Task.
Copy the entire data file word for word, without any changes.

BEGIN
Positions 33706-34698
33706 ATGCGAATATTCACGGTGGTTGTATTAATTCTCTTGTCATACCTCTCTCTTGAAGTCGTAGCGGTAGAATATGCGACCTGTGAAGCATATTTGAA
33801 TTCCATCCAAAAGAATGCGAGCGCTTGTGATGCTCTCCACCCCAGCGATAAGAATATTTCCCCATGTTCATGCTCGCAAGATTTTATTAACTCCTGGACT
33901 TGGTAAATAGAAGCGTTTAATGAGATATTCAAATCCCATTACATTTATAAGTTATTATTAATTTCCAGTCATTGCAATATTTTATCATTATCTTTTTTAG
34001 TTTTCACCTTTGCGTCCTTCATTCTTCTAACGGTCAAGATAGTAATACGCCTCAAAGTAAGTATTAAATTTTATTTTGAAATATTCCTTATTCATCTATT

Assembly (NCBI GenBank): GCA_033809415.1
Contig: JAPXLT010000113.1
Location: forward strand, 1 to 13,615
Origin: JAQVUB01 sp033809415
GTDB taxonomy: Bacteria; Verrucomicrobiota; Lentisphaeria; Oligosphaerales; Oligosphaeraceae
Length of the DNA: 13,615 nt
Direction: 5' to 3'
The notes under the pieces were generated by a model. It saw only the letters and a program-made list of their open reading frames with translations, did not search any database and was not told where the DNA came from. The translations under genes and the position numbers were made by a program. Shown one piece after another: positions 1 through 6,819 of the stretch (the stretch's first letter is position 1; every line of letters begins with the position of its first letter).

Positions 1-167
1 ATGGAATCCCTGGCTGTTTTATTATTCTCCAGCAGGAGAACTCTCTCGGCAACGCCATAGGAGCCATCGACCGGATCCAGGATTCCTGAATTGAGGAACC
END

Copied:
Positions 33706-34698
33706 ATGCGAATATTCACGGTGGTTGTATTAATTCTCTTGTCATACCTCTCTCTTGAAGTCGTAGCGGTAGAATATGCGACCTGTGAAGCATATTTGAA
33801 TTCCATCCAAAAGAATGCGAGCGCTTGTGATGCTCTCCACCCCAGCGATAAGAATATTTCCCCATGTTCATGCTCGCAAGATTTTATTAACTCCTGGACT
33901 TGGTAAATAGAAGCGTTTAATGAGATATTCAAATCCCATTACATTTATAAGTTATTATTAATTTCCAGTCATTGCAATATTTTATCATTATCTTTTTTAG
34001 TTTTCACCTTTGCGTCCTTCATTCTTCTAACGGTCAAGATAGTAATACGCCTCAAAGTAAGTATTAAATTTTATTTTGAAATATTCCTTATTCATCTATT

Assembly (NCBI GenBank): GCA_033809415.1
Contig: JAPXLT010000113.1
Location: forward strand, 1 to 13,615
Origin: JAQVUB01 sp033809415
GTDB taxonomy: Bacteria; Verrucomicrobiota; Lentisphaeria; Oligosphaerales; Oligosphaeraceae
Length of the DNA: 13,615 nt
Direction: 5' to 3'
The notes under the pieces were generated by a model. It saw only the letters and a program-made list of their open reading frames with translations, did not search any database and was not told where the DNA came from. The translations under genes and the position numbers were made by a program. Shown one piece after another: positions 1 through 6,819 of the stretch (the stretch's first letter is position 1; every line of letters begins with the position of its first letter).

Positions 1-167
1 ATGGAATCCCTGGCTGTTTTATTATTCTCCAGCAGGAGAACTCTCTCGGCAACGCCATAGGAGCCATCGACCGGATCCAGGATTCCTGAATTGAGGAACC